Just like organizers of Mardi Gras in New Orleans, the Democratic primary in South Carolina, and the U.S. Mixed Doubles Curling Championship in Bemidji, Minn. — all of which were held the same week — those coordinating the Biogen conference saw no reason to change plans.
In a statement to The Washington Post, a Biogen spokeswoman pointed out that the company was following all U.S. guidelines at the time and notified health officials as soon as it realized attendees had gotten sick.
“February 2020 was nearly a half year ago, and was a period when general knowledge about the coronavirus was limited,” said Anna Robinson, the company’s head of U.S. media relations. “We never would have knowingly put anyone at risk."
Biogen has since announced a collaboration with the Broad Institute and Partners HealthCare to compile biological data that could help battle the disease.
The analysis of virus sequences shows that the coronavirus was introduced into Boston and its surrounding area more than 80 separate times by international and domestic travelers — most of whom were probably unaware of the germs they carried.
“We didn’t know better,” said Jacob Lemieux, a physician and infectious-disease expert at Massachusetts General Hospital and lead author of the study. “The difference now is there is increasing scientific evidence to show what can happen from a single event like that. We do know better. So we need to learn the lesson.”
The Boston event opened with breakfast at the Marriott Long Wharf hotel’s ballroom overlooking the wintry, gray harbor. Roughly 175 people were there, including guests from Italy, where officials had recently locked down more than a dozen towns in an effort to contain the country’s 400 cases.
Everything that felt so normal about the meeting seems sinister in retrospect, said Lara Woolfson, a Boston-based photographer who had been hired to document the conference. In a Facebook live video posted in March, Woolfson reflected on all the doorknobs she’d touched, the strangers she’d sat beside.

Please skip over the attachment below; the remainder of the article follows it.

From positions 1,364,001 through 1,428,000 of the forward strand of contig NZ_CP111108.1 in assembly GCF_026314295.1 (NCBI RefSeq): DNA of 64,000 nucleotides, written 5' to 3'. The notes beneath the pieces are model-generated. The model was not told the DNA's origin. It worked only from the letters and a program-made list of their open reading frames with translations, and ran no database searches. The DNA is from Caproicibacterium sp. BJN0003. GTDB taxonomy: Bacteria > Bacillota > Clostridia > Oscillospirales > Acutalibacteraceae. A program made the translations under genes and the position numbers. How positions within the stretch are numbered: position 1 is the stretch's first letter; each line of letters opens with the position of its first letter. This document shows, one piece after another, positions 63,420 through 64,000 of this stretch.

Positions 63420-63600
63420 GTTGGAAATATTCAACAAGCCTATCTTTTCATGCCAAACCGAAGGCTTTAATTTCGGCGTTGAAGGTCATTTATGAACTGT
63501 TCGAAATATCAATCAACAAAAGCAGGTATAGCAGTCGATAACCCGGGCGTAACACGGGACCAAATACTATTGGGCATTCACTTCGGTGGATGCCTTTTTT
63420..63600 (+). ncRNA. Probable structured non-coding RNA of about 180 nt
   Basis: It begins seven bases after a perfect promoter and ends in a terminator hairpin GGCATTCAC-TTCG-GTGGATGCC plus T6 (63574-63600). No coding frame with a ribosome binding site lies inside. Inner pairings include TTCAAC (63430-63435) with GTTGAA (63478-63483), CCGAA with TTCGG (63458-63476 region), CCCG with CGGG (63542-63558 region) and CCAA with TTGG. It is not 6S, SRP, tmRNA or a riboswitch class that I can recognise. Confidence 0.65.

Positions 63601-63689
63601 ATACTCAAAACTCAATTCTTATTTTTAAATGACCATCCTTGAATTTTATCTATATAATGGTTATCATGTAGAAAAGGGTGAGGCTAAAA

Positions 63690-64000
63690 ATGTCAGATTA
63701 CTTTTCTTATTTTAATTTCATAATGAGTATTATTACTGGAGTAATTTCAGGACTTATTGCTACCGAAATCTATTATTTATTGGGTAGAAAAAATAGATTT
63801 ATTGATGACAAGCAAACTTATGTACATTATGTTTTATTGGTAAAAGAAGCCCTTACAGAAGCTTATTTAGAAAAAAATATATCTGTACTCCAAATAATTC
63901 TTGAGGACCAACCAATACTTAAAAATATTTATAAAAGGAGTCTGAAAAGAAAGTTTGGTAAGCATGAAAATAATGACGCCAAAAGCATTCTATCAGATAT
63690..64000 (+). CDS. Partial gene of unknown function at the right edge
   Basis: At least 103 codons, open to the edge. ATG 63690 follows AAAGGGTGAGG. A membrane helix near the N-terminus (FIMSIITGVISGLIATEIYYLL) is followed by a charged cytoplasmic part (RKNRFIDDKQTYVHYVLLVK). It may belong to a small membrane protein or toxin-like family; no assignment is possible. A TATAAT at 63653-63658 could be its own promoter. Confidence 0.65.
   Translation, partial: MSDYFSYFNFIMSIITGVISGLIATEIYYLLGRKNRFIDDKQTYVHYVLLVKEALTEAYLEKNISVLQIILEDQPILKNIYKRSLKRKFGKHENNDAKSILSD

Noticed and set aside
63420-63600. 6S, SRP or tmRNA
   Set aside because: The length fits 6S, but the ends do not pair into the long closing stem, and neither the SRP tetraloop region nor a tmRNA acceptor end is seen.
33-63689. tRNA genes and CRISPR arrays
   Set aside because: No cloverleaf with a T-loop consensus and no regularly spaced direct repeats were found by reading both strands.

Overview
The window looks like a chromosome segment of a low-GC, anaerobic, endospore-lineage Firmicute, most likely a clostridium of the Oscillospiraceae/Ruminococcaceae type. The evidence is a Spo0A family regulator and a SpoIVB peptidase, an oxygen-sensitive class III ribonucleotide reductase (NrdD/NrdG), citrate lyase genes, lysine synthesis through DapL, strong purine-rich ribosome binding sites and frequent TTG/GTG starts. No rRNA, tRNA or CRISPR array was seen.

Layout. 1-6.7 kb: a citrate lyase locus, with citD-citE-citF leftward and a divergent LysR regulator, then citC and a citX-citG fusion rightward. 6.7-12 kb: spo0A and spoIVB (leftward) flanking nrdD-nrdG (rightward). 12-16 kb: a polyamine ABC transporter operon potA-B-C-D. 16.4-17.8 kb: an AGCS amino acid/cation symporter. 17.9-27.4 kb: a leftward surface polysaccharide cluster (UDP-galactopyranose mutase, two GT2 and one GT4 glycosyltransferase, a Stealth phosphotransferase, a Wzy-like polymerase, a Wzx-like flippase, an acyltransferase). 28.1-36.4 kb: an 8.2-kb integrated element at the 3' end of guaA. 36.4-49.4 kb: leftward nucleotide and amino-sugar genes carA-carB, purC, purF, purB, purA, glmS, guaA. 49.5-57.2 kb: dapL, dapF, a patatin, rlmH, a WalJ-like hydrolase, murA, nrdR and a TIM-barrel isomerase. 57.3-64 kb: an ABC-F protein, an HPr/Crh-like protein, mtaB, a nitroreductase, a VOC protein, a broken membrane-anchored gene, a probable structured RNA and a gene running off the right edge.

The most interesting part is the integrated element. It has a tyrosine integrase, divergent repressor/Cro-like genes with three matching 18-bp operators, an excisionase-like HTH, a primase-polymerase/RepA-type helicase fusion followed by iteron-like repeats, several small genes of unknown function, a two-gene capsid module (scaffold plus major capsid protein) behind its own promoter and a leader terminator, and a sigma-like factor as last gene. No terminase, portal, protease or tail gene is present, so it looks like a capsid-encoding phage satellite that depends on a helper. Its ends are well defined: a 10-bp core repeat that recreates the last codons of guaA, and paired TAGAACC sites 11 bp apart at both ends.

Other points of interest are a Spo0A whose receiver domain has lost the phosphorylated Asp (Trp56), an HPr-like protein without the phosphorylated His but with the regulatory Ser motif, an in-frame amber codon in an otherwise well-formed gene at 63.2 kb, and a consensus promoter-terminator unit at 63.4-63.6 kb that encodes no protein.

In the days that followed, dozens of attendees developed flu-like symptoms, according to the Boston Globe. By March 4, the company was instructing everyone who’d gone to the meeting to self-quarantine. The next day, Biogen confirmed that three out-of-state attendees had been diagnosed with covid-19; genetic data show that at least 12 others were sick by that point.
But Woolfson knew nothing about her potential exposure until a friend texted her a news article about the outbreak. Suddenly the dry cough and mild ache she’d been feeling seemed serious enough to call her doctor, who immediately sent her to the ER for testing. She was positive.
The Massachusetts Department of Public Health ultimately identified 97 coronavirus cases among meeting attendees and people who lived with them. Every individual linked to the conference whose genome was sequenced — 28 people in total — carried the conference’s characteristic mutation. It was dubbed “C2416T” for its location at the 2,416th spot on the genome and the two nucleic acids, cytosine (C) and uracil (T), that got switched.
Sequencing also revealed how the coronavirus evolved even as the Biogen conference was going on. About a quarter of attendees were sickened by a virus whose genome contained both the C2416T mutation and a second mutation, G26233T. In one case, the scientists found both versions of the virus replicating in a single set of lungs.
This shows that the G26233T variant is a descendant of the germ that originally arrived at the meeting, Lemieux said, an imperfect clone that wound up giving rise to its own distinct lineage.
The conference, the new study finds, amplified both variants, turning what might have been just one more introduction of the virus into a “superspreading event."
About a month later, more than 600 residents and staff members at two of Boston’s biggest homeless shelters were tested as part of a universal screening effort. Officials were shocked to discover that 230 people were already infected with the coronavirus, the large majority of them asymptomatic.
Genetic analysis showed that nearly two-thirds of sequenced infections among shelter residents could be traced back to the conference.
“Our jaws dropped,” said Pardis Sabeti, a computational biologist at the Broad Institute and one of the lead researchers on the study. “It was the realization that these events really affect the most vulnerable among us.”
Scientists can only speculate as to exactly how the infection among biotech executives made its way into Boston’s homeless community. But that’s precisely the point of genomic epidemiology, Sabeti said. Genetic data can reveal connections no one thought to look for, helping health officials seek out and sever chains of transmission.